A recent report by the Central Bank suggests that high variable mortgage rates are pushing more and borrowers on to fixed rates.
The figures show that demand by first-time and existing homeowners was behind a net increase of €2.3 billion in fixed-rate home loans in 2015. Variable rate home loans for homeowners and buy-to-let landlords fell by €4.3bn in the year, according to the bank’s bulletin on personal credit and deposits trends.
“These developments are reflective of the current interest rate environment where fixed-rate mortgages have increasingly favourable rates,” the Central Bank said. Consumer groups and opposition politicians have been saying for the last few years that the costs of mortgages here are far too high and do not reflect the cheap or zero cost of funds available to lenders in the eurozone.
John Lowe the Money Doctor stated “the lowest mortgage variable interest rate on offer in Ireland is 3.2% matched by the same rate for the best 3 year fixed rate. However at the end of the fixed term – 3 years – the rate defaults to the standard variable rate for that lender.. 4.3% currently. Consumers need to understand the ramifications of fixed mortgage rates.”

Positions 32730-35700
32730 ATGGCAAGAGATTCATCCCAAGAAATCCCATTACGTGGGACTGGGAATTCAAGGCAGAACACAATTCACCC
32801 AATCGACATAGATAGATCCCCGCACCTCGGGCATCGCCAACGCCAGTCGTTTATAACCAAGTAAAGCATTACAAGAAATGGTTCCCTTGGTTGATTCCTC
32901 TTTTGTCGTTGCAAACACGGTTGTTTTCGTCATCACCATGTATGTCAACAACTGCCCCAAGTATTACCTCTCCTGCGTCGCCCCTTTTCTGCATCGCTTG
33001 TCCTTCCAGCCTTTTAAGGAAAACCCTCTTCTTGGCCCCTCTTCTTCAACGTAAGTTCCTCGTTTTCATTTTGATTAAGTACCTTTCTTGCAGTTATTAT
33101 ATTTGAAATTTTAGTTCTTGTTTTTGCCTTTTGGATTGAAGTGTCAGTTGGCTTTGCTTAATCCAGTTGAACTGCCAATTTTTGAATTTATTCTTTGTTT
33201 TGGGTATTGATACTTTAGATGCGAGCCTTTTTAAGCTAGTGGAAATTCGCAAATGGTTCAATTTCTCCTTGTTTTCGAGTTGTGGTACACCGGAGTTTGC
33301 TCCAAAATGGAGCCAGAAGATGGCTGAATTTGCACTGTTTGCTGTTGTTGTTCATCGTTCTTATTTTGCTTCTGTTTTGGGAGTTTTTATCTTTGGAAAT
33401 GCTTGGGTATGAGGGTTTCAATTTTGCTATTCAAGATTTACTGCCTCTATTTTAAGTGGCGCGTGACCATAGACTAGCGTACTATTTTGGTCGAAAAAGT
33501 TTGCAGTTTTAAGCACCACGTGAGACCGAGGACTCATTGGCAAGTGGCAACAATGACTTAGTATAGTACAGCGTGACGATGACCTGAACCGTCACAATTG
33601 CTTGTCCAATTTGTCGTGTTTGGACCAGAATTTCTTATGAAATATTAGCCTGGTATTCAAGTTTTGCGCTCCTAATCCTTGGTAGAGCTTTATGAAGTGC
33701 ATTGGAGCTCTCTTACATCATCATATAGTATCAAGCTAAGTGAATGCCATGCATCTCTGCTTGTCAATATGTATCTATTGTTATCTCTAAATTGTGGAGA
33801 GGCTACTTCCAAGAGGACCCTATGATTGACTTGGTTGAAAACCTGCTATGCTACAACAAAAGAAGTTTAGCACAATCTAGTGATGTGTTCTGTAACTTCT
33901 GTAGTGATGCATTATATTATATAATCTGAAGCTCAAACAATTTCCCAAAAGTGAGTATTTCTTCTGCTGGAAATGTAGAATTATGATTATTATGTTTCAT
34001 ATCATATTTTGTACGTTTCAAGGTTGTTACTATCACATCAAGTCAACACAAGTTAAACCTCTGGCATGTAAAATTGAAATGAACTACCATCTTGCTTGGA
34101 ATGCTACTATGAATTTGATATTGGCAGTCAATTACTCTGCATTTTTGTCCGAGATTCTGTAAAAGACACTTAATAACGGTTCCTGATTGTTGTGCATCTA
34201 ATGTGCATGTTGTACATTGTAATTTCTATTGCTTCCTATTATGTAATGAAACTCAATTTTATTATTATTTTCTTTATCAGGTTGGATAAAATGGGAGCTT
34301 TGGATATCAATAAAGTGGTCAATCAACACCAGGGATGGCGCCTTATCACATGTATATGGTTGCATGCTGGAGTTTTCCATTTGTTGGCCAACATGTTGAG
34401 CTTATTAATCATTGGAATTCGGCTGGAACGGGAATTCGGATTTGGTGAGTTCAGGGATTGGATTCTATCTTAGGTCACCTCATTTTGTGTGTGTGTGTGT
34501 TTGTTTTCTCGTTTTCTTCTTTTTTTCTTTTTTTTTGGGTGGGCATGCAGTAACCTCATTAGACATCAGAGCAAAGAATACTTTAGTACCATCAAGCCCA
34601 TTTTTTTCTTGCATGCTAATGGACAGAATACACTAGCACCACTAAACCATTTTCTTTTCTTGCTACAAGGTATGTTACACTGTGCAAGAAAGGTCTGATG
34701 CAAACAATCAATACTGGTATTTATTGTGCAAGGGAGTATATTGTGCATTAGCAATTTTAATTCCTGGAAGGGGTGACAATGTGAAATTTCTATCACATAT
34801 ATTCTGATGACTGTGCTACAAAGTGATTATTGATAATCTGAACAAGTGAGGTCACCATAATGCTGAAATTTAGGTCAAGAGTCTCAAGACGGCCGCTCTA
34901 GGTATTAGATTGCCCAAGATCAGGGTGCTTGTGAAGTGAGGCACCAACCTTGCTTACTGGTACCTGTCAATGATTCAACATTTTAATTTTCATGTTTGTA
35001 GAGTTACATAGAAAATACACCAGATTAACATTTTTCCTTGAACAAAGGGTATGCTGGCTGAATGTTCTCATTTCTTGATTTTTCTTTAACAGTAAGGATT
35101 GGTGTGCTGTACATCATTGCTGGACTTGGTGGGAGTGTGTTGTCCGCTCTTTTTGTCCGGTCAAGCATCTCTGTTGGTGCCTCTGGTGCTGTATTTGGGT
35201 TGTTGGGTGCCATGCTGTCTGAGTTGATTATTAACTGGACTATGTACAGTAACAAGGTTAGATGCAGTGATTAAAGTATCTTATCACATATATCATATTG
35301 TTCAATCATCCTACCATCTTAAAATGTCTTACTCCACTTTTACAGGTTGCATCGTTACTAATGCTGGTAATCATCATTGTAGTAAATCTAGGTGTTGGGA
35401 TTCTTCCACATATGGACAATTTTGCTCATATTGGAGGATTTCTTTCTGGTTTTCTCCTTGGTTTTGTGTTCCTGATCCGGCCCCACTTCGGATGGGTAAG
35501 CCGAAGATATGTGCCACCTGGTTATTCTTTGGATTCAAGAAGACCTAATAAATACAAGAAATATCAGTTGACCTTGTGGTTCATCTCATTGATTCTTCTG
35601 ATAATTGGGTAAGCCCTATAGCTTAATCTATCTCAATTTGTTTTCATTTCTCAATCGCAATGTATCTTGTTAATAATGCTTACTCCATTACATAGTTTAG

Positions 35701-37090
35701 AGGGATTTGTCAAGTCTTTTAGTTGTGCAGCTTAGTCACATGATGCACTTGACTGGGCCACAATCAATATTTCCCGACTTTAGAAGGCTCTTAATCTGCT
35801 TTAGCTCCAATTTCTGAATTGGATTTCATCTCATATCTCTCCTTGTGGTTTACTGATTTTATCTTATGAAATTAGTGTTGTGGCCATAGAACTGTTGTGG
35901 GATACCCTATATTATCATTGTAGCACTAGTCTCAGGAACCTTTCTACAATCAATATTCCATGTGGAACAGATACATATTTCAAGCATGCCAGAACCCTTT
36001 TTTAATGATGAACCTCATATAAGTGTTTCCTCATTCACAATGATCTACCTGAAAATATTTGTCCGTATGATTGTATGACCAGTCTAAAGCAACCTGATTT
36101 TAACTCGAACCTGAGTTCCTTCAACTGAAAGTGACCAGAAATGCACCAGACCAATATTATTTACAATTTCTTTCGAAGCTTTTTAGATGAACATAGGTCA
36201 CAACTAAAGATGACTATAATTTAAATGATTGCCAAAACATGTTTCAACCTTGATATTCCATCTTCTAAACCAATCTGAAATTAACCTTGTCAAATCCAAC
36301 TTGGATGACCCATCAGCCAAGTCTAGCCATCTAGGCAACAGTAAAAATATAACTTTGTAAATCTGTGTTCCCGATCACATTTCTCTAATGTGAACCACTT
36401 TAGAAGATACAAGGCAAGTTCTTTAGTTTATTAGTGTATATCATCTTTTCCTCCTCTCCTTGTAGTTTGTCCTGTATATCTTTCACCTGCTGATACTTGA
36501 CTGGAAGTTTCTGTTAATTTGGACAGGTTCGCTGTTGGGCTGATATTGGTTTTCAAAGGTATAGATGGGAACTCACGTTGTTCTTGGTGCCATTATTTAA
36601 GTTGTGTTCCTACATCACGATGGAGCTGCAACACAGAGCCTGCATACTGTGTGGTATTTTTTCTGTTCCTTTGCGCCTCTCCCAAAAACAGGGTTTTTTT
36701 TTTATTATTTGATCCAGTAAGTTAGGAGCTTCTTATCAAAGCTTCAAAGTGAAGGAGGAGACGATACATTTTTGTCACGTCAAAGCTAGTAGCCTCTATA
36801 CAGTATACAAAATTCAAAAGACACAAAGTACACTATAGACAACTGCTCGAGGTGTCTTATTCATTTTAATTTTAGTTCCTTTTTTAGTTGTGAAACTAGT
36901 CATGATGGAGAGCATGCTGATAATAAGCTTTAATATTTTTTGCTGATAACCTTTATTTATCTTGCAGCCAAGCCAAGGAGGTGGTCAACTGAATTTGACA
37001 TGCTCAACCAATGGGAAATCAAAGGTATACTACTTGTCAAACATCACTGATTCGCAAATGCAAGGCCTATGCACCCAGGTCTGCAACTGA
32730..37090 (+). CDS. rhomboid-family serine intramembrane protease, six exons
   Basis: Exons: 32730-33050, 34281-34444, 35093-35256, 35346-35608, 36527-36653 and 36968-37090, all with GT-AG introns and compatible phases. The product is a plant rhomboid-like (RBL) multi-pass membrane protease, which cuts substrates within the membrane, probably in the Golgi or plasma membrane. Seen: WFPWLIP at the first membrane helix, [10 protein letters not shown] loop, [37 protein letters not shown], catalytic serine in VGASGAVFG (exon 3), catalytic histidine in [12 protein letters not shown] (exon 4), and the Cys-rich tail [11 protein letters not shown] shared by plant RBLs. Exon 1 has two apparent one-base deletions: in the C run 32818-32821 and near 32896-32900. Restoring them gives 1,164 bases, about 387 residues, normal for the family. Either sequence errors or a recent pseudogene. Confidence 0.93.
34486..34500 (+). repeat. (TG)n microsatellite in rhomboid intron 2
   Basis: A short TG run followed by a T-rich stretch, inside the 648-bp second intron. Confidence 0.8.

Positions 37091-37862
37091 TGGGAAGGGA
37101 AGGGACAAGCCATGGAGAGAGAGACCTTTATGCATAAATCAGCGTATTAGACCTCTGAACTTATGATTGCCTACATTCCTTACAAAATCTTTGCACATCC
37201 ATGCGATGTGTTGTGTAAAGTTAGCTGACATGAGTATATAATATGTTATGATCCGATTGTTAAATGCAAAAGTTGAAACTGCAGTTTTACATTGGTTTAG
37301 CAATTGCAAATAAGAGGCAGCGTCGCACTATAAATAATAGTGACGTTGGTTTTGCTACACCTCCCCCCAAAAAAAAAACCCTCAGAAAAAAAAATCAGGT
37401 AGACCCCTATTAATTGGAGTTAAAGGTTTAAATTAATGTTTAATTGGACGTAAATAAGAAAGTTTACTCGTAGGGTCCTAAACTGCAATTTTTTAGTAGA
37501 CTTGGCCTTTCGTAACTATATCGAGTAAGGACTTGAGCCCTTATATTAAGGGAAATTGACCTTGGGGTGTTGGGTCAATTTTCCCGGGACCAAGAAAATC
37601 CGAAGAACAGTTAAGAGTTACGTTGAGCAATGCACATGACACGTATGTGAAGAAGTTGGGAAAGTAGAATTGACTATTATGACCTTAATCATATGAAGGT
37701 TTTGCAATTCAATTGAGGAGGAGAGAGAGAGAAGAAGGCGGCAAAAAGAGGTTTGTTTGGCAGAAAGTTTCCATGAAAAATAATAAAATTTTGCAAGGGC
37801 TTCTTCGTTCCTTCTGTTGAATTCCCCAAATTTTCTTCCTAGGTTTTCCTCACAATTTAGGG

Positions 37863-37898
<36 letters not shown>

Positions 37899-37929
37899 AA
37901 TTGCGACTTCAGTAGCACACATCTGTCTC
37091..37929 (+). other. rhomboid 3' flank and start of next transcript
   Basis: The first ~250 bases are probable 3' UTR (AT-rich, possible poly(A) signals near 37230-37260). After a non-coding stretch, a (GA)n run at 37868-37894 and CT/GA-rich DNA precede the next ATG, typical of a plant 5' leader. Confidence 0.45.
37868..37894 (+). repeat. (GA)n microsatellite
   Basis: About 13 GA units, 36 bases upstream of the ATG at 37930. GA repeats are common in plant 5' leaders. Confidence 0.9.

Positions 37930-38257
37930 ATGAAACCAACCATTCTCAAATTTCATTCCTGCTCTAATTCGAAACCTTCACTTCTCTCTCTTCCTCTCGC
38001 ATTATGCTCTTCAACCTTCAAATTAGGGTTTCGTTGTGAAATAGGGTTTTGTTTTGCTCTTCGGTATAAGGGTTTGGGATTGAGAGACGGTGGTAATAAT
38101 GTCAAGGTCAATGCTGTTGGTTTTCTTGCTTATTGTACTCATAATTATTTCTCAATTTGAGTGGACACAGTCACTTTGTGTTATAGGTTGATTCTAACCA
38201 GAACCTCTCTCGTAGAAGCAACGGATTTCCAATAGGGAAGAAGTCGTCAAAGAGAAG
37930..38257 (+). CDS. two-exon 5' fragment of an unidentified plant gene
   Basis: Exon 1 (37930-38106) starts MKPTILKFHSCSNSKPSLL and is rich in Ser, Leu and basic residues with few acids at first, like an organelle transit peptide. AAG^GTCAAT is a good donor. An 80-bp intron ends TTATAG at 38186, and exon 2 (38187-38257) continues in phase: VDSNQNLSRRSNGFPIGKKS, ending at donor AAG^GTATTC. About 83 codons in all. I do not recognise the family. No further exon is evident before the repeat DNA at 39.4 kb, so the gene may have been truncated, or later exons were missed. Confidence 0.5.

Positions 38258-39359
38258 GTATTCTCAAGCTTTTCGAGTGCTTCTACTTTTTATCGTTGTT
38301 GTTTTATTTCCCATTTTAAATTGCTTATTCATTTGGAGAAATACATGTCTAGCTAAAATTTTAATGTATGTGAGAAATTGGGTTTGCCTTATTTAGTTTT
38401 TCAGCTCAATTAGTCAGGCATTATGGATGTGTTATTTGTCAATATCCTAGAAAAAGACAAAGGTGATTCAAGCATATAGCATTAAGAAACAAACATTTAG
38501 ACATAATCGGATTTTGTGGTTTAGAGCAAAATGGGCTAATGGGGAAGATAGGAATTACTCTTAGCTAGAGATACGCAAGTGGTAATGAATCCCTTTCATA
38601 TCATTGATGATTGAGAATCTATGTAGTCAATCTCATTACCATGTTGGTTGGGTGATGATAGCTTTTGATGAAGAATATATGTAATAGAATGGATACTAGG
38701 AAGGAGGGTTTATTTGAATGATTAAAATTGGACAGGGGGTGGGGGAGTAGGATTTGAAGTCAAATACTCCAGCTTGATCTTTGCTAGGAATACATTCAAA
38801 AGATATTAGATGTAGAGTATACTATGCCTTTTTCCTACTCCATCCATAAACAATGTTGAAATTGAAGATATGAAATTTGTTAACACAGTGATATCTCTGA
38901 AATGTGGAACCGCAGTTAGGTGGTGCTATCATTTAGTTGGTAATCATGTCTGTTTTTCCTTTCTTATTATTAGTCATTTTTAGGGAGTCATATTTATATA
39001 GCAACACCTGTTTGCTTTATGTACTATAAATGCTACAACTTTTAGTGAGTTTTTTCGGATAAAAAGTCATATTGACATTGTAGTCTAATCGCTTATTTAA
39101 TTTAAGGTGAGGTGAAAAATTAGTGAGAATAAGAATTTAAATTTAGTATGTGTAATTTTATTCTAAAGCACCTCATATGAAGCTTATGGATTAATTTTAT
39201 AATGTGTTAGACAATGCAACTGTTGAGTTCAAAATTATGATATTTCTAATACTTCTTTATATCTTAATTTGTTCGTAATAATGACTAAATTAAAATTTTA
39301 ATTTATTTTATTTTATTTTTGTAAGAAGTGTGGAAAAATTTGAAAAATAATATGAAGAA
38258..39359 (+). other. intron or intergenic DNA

The banks in the past said regulatory factors such as the relative difficulties facing banks in repossessing properties explain the difference between interest rates here and the rest of the eurozone.
Finance Minister Michael Noonan undertook last summer to persuade lenders to lower their mortgage rates and called in the chiefs of the banks in a series of meetings. Most banks responded by cutting their fixed-rate home loans. The Central Bank, for its part, does not have the powers to control rates charged by the Banks. As recently as last week, the ECB cut its main refinancing rate to zero — which theoretically in the currency union should go some way to drive down the retail costs of borrowing for all customers.
There was a small increase in the fourth quarter in loans for home buyers — for the first time since the Central Bank first started collecting the data in 2011.